Garmin recently expanded their line of Smart Watches with the release of the Fenix3, Vivofit, Vivoactive and Epix watches. The Epix is the first watch to include fully functioning maps (think Topographical backcountry USGS maps) and is the first watch besides the Apple Watch that caught my eye. The idea of having maps on my wrist, in one small device that doesn’t require me to reach into a pocket and pull out my iPhone + TopoMaps app is intriguing. So when I saw that the local REI had a Garmin Epix in stock I went out and came home with it.
The Garmin Epix sports a 1.4″ color touchscreen, has 8gb of built-in memory for loading Topo Maps and BirdsEye Satellite Imagery, has GPS/GLONASS reception, an altimeter, barometer, compass, is water resistant to 50 meters and is a fully featured Fitness Training watch. With built in step counter and GPS it can track all your physical activities. Additionally, using its ConnectIQ software it can connect to your phone via Bluetooth and the Garmin Connect iOS/Android apps to provide smart notifications and download apps (like watch faces) to the watch.
Garmin did a very poor job making a positive first impression with the Epix. Nothing on the watch comes set in the proper state when you first start using it. There’s a steep learning curve and it takes quite a number of tweaks to the settings to start enjoying the watch. Activity Tracking (step counting, etc) wasn’t on by default; all the units (elevation, distance, speed) were in Metric units and it appeared as if the device wasn’t working properly. It wasn’t until I became familiar with the interface and settings and had downloaded a few Watch Faces and apps before I started to enjoy the watch.
While Garmin did a nice job with the hardware, it’s clear that the initial software for the Epix is riddled with bugs and holes and will leave you initially frustrated.
The watch is so buggy that it’s hard to imagine anyone enjoying this watch. Bluetooth sync’ing is sporadic. Its delivery of phone Notification works sometimes and not others. Distance tracking freezes and is inaccurate. Step counting doesn’t even come close to matching the step count on my Fitbit Charge. I’m not sure how this software made it out of QA for a public release.
Opening the square’ish box, practically ripping the hard-to-get-at packaging, revealed the Epix watch, the owners manual, a USB charging cord, the charger, and several different power adapters depending on where in the world you live. There’s no software to install as mostly everything can be done by downloading the Garmin Connect app for iOS or Android and pairing the watch via Bluetooth.
I snapped the US power outlet into the adapter and immediately began charging my watch. Out of the box it was charged to 90% and, to my surprise, was fully charged within minutes. Garmin hasn’t preloaded this watch knowing where it’s sold: the US version comes with all European power adapters and the software came defaulted to the metric system and included both European and US maps. The watch can be charged either from the computer or by connecting the USB cord to the power adapter.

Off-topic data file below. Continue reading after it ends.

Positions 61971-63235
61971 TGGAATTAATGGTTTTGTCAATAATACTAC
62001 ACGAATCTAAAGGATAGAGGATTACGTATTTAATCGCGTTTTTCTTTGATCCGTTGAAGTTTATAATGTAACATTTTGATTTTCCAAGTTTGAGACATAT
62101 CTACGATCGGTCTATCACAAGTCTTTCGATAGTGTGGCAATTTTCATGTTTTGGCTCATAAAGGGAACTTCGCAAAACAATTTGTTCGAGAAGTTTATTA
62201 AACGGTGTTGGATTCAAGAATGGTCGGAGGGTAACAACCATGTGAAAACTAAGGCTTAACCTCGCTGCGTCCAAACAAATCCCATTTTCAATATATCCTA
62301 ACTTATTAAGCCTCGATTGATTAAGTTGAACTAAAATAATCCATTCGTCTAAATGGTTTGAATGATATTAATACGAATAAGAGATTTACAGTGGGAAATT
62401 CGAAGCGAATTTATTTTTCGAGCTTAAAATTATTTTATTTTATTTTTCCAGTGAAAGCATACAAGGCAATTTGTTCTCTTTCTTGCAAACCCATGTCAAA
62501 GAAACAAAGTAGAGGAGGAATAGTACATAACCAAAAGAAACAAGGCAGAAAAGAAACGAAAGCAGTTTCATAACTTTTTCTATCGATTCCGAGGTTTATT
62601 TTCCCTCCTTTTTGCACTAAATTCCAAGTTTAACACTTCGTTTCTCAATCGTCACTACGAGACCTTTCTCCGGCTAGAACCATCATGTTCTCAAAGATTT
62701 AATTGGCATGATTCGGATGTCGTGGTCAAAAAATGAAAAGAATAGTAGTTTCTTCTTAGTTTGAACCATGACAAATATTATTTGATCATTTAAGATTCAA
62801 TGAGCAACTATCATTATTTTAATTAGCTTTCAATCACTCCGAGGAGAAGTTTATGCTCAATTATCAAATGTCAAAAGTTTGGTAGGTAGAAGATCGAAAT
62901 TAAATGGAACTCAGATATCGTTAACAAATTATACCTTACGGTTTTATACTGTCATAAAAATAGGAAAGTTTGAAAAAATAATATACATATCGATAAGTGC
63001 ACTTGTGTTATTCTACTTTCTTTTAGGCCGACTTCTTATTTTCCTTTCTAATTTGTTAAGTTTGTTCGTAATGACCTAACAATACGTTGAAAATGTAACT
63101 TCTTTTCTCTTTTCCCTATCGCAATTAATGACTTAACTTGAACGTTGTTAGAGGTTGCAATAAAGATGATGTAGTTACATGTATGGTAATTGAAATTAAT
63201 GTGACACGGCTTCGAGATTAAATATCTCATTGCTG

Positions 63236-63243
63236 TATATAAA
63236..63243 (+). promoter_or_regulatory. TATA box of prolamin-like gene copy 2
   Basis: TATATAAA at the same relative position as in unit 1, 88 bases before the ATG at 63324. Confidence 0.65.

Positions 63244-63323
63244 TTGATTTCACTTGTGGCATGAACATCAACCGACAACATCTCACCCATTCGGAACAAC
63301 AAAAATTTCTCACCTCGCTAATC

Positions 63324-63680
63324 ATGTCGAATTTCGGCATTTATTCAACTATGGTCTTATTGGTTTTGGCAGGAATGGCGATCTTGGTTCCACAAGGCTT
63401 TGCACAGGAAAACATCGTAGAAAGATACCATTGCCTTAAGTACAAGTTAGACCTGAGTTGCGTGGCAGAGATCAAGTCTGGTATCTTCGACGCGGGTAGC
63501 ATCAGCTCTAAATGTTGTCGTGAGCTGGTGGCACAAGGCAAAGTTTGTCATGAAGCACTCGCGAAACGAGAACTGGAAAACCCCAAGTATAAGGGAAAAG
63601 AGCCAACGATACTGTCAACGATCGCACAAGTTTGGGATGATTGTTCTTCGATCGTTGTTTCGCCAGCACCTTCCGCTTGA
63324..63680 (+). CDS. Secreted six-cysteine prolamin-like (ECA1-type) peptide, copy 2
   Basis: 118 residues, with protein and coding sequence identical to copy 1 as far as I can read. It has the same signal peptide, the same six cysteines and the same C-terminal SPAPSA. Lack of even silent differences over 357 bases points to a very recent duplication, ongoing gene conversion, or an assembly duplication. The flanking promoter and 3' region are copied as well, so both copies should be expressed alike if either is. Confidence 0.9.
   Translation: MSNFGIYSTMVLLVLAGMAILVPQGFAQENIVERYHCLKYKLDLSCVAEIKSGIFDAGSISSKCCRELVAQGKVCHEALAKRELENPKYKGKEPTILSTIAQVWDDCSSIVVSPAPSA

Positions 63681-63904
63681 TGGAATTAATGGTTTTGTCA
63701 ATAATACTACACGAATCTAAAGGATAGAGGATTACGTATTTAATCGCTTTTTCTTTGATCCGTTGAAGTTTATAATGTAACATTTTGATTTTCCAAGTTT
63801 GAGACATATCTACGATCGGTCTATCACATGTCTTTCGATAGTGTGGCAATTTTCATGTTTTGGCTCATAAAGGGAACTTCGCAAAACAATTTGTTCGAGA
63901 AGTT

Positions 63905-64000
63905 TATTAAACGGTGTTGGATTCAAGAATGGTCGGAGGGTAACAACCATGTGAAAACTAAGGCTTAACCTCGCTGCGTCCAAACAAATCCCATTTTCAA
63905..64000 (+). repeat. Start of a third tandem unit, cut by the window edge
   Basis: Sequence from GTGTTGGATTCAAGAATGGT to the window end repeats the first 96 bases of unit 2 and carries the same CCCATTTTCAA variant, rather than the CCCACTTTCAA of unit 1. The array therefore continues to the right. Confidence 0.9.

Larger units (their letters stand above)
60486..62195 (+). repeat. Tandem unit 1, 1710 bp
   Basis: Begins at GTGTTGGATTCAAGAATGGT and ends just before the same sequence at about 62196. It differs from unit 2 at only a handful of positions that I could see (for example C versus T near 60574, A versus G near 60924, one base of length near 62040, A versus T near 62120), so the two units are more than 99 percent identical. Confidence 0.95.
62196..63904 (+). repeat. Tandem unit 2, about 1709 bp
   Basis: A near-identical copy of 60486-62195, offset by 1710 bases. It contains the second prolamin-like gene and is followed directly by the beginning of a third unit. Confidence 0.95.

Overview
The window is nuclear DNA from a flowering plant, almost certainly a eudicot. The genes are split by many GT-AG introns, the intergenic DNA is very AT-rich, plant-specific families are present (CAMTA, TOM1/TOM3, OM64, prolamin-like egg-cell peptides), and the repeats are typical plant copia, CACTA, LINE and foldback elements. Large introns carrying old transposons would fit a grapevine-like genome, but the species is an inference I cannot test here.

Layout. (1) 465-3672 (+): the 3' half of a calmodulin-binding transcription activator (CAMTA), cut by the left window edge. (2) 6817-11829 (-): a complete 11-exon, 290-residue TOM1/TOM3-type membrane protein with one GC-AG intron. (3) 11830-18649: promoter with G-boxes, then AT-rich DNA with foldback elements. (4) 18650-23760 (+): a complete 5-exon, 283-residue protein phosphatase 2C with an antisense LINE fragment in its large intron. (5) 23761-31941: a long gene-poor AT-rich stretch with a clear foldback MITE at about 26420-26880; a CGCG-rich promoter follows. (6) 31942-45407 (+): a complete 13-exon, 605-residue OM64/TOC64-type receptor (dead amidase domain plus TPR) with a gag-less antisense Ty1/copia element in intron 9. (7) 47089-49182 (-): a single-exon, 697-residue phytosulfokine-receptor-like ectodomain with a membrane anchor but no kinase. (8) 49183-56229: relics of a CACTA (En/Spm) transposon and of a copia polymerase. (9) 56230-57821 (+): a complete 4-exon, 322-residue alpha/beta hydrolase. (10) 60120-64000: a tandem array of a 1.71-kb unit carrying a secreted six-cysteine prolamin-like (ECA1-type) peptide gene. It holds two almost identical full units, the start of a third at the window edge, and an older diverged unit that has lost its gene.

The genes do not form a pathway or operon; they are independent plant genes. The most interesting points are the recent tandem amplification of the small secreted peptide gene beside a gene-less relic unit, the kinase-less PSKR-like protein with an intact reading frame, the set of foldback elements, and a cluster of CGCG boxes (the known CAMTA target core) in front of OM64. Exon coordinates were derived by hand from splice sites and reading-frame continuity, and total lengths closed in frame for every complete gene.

The Garmin quick-start guide and user manuals are mostly useless; expect to learn how to use the watch mostly by playing with it on your own.
Be wary of the initial settings on the watch. It takes quite a bit of tweaking to become happy with it. Activity Tracking (step counter) was turned OFF by default.
The Epix was quick to boot-up and the only time it was slow turning on was the initial power-on after installing new topographical maps onto the watch. For the most part the watch is responsive and it appears that Garmin knows how to build hardware. It’s the software I’m less confident with. Scrolling the 24k TopoMaps was the only time the watch appeared slow and sluggish.
Size and Feel
I expected this watch, which measures 2.0” x 2.1” x 0.7” thanks to a 1.5″ touchscreen, to be quite large and look massive on my wrist. To my surprise, while it looks big, it doesn’t overpower my wrist and at 3.0 oz doesn’t feel heavy on my wrist either (though the number of my co-workers who declared “wow, that watch is huge” was numerous). I’m used to wearing a watch and despite the larger size this one feels normal on my wrist. The 1.5″ touchscreen makes it a little difficult for clothing and jackets to fit over it but for the most part I can forget the watch is even on my wrist. The buttons, on occasion, do snag a loose thread on some of my clothing requiring me to be careful when I go to pull up a sleeve. The band is comfortable and has a bit of a stretch to it, making it fit quite nicely. I find it a bit sticky at times and can pull on my skin and can get slightly hot and sweaty. It also attracts a lot of dust. I’d love to see if there are changeable watch bands for this.
While on the large size for a watch, I found it to fit comfortably and often forgot it was even on my wrist.
There are 3 buttons on the left (Light, Up/Menu, Down/Clock) and 2 buttons on the right (Start/Stop, Back/Lap). The buttons perform different actions depending on what you’re doing, like looking at the clock or administering an activity. I still get confused by their functions and end up hitting the wrong button. I found the buttons easy to press and give nice feedback. I haven’t accidentally clicked the buttons while wearing the watch.
Additionally, the screen is touch sensitive and supports gestures such as swiping up, down, left and right can do the functionality of the buttons. While it’s not as sensitive as todays Smart Phone touch-screens, it does adequately respond to touches.
I’ve been extremely impressed with the battery life. Garmin claims up to 50 hours in UltraTrac mode; up to 24 hours in GPS training mode; up to 16 weeks in watch mode; while I don’t think I’ll ever get 16 weeks out of it, I am seeing roughly 80 hours of battery life with normal use, including Bluetooth connectivity to my phone, Smart Phone notifications, and a few hours of GPS/Activity usage per day. Using the watch all day and going on a 4-hour hike with GPS tracking left the Epix at 76%. Blows the Apple Watch out of the water!